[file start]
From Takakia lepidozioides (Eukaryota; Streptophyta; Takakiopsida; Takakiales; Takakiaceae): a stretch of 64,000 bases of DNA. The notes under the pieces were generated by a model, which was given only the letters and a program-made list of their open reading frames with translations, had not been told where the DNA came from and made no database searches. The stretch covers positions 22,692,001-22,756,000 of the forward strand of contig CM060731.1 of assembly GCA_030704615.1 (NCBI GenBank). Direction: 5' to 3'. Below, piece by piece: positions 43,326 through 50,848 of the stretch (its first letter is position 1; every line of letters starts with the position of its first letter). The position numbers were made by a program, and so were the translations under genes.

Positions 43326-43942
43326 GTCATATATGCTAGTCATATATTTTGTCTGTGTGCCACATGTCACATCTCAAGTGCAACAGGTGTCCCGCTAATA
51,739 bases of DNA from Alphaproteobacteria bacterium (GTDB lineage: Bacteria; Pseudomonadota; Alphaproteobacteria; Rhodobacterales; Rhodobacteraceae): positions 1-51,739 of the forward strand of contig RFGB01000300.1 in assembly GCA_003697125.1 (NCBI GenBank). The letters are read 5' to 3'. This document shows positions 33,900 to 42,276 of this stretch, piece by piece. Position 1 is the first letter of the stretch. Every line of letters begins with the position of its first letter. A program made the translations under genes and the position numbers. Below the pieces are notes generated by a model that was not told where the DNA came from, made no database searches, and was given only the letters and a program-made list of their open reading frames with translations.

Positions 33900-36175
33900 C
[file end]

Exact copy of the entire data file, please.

From Takakia lepidozioides (Eukaryota; Streptophyta; Takakiopsida; Takakiales; Takakiaceae): a stretch of 64,000 bases of DNA. The notes under the pieces were generated by a model, which was given only the letters and a program-made list of their open reading frames with translations, had not been told where the DNA came from and made no database searches. The stretch covers positions 22,692,001-22,756,000 of the forward strand of contig CM060731.1 of assembly GCA_030704615.1 (NCBI GenBank). Direction: 5' to 3'. Below, piece by piece: positions 43,326 through 50,848 of the stretch (its first letter is position 1; every line of letters starts with the position of its first letter). The position numbers were made by a program, and so were the translations under genes.

Positions 43326-43942
43326 GTCATATATGCTAGTCATATATTTTGTCTGTGTGCCACATGTCACATCTCAAGTGCAACAGGTGTCCCGCTAATA
51,739 bases of DNA from Alphaproteobacteria bacterium (GTDB lineage: Bacteria; Pseudomonadota; Alphaproteobacteria; Rhodobacterales; Rhodobacteraceae): positions 1-51,739 of the forward strand of contig RFGB01000300.1 in assembly GCA_003697125.1 (NCBI GenBank). The letters are read 5' to 3'. This document shows positions 33,900 to 42,276 of this stretch, piece by piece. Position 1 is the first letter of the stretch. Every line of letters begins with the position of its first letter. A program made the translations under genes and the position numbers. Below the pieces are notes generated by a model that was not told where the DNA came from, made no database searches, and was given only the letters and a program-made list of their open reading frames with translations.

Positions 33900-36175
33900 C